Gregory was of a distinguished pagan family. He was born at Neocaesarea, Pontus, and studied law there. About 233, he and his brother, Athenodorus, accompanied his sister, who was joining her husband in Caesarea, Palestine, while they continued on to Beirut to continue their law studies. They met Origen and instead of going to Beirut, entered his school at Caesarea, studied theology, were converted to Christianity by Origen, and became his disciples. Gregory returned to Neocaesarea about 238, intending to practice law, but was elected bishop by the seventeen Christians of the city. It soon became apparent that he was gifted with remarkable powers. He preached eloquently, made so many converts he was able to build a church, and soon was so reknowned for his miracles that he was surnamed Thaumaturgus (the wonderworker). He was a much-sought-after arbiter for his wisdom and legal knowledge and ability, advised his flock to go into hiding when Decius' persecution of the Christians broke out in 250, and fled to the desert with his deacon. On his return, he ministered to his flock when plague struck his See and when the Goths devastated Pontus, 252-254, which he described in his "Canonical Letter." He participated in the synod of Antioch, 264-265, against Samosata, and fought sabellianism and Tritheism. It is reported that at his death at Neocaesarea, only seventeen unbelievers were left in the city. He is invoked against floods and earthquakes (at one time he reportedly stopped the flooding Lycus, and at another, he moved a mountain). According to Gregory of Nyssa, Gregory Thaumaturgus experienced a vision of Our Lady, the first such recorded vision. He wrote a panegyric to Origen, a treatise on the Creed, and a dissertation addressed to Theopompus; St. Gregory of Nyssa wrote a panegyric to Gregory Thaumaturgus. His feast day is November 17th.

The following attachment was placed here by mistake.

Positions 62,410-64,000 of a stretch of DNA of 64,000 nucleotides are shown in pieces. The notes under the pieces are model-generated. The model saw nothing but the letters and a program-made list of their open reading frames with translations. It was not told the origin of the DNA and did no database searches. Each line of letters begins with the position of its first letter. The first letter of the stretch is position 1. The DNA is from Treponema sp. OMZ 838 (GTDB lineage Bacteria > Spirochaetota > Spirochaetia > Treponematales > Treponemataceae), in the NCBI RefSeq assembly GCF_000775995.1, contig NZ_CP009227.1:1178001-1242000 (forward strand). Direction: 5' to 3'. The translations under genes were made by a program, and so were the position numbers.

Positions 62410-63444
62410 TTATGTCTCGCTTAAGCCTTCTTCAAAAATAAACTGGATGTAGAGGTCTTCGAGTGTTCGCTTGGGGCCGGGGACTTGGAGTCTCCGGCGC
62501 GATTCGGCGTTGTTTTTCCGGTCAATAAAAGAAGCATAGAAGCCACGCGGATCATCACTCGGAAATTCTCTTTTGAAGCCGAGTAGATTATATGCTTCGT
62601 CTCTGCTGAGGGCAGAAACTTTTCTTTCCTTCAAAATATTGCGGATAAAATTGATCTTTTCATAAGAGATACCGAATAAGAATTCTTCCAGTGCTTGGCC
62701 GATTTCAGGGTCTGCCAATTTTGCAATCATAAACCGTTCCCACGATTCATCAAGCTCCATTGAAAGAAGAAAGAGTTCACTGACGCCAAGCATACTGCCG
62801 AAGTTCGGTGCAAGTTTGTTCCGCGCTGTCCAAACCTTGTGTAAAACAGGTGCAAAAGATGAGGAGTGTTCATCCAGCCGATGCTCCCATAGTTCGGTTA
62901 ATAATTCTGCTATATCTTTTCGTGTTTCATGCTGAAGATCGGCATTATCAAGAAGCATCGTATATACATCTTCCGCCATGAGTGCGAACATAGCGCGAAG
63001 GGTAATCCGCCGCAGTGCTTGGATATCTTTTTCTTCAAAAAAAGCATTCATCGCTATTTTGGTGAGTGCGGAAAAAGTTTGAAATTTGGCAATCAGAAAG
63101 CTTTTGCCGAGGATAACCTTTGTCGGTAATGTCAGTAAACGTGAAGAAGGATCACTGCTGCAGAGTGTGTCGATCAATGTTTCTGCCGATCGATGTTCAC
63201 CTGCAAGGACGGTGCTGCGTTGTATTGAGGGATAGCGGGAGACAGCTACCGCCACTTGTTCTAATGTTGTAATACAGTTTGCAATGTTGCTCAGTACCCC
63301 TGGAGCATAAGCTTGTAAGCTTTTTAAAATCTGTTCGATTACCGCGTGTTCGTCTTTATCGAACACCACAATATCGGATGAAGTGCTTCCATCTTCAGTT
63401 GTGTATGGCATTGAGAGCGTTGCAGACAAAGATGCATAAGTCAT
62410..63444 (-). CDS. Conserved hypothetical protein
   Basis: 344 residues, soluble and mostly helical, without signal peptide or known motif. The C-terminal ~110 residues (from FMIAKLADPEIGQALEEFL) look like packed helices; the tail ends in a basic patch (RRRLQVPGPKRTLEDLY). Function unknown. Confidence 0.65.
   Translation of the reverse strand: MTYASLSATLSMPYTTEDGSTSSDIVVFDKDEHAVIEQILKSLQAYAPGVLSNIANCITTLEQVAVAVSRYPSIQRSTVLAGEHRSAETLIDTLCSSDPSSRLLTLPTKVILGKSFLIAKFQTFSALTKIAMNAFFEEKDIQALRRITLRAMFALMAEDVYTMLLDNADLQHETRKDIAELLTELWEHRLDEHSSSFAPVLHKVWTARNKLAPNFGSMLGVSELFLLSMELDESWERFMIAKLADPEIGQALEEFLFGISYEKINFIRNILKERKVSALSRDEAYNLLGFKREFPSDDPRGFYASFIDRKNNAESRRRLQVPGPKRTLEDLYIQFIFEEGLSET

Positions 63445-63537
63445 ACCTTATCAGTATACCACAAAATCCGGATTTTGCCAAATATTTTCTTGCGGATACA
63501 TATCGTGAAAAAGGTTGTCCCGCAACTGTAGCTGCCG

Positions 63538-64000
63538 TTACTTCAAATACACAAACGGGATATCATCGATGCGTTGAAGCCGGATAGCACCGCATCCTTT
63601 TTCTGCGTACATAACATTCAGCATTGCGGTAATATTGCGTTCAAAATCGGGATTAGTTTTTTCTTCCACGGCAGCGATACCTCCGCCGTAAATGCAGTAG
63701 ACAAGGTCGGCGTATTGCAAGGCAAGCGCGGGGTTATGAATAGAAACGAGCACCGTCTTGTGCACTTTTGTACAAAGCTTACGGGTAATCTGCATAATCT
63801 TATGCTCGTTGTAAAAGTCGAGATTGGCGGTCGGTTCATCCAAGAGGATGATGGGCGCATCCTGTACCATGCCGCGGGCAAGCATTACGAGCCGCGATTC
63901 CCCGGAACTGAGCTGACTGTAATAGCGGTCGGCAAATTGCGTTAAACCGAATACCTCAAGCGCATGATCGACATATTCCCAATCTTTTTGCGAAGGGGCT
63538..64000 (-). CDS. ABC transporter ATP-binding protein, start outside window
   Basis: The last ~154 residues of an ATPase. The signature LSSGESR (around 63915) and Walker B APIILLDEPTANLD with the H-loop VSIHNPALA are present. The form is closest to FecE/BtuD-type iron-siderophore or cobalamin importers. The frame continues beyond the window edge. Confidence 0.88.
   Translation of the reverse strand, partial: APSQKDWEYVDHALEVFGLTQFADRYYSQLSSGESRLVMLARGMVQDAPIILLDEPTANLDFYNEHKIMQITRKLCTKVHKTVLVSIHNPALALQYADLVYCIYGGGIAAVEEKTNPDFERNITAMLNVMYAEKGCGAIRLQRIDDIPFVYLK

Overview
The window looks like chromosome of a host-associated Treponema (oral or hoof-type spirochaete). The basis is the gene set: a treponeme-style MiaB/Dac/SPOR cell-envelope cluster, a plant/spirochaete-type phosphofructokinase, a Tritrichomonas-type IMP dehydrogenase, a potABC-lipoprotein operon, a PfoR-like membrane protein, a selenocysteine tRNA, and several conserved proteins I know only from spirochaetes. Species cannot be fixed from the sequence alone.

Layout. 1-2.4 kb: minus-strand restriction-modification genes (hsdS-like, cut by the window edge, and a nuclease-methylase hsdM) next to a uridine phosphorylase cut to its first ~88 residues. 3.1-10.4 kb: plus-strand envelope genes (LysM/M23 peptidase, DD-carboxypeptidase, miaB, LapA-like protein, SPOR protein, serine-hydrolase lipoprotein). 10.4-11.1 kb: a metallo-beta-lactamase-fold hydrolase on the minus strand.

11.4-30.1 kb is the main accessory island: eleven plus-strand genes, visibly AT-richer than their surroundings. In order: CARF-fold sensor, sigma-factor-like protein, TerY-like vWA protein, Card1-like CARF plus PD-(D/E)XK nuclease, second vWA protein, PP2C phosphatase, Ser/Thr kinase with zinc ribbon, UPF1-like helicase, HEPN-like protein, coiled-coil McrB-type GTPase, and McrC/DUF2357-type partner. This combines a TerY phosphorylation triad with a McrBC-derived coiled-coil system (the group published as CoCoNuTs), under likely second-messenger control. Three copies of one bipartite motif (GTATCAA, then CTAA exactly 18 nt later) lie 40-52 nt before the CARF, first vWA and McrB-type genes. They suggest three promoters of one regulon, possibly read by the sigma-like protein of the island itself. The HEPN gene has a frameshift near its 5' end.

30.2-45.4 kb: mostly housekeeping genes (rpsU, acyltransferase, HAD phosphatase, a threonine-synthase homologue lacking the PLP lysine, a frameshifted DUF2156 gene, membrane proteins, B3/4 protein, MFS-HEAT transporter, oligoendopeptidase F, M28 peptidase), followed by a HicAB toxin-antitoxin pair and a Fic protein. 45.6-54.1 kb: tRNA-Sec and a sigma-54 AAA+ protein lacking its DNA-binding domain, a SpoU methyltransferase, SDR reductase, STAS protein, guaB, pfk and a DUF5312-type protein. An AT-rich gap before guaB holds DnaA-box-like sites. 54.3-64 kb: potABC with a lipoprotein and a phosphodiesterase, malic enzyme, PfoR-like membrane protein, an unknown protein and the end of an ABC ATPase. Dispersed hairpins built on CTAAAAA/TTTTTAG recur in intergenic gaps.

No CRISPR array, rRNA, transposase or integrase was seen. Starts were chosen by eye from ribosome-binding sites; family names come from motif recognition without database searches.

One of the Forty Martyrs of England and Wales. He was born at Dufton, at Westmoreland, England, and studied at Oxford. Becoming a Catholic in 1576, he went to Reims and received ordination in 1581. ... continue readingMore Saint of the Day
St. Catherine Laboure, virgin, was born on May 2, 1806. At an early age she entered the community of the Daughters of Charity, in Paris, France. Three times in 1830 the Virgin Mary appeared to St. Catherine Laboure, who then was a twenty-four year old novice. On July ... continue readingMore Female Saints
St. Michael the Archangel - Feast day - September 29th The name Michael signifies "Who is like to God?" and was the warcry of the good angels in the battle fought in heaven against satan and his followers. Holy Scripture describes St. Michael as "one of the chief ... continue reading
The name Gabriel means "man of God," or "God has shown himself mighty." It appears first in the prophesies of Daniel in the Old Testament. The angel announced to Daniel the prophecy of the seventy weeks. His name also occurs in the apocryphal book of Henoch. He was the ... continue reading
St. Pachomius was born about 292 in the Upeer Thebaid in Egypt and was inducted into the Emperor's army as a twenty-year-old. The great kindness of Christians at Thebes toward the soldiers became ... continue reading
By Deacon Keith A Fournier
On July 15th in the Liturgical Calendar of the Latin Rite of the Catholic Church, we commemorate the life, holiness, work and death of a great Bishop and Doctor named Bonaventure. He was born in 1218, became a Franciscan Friar in 1243, and died in 1274. A friend ... continue readingMore Christian Saints & Heroes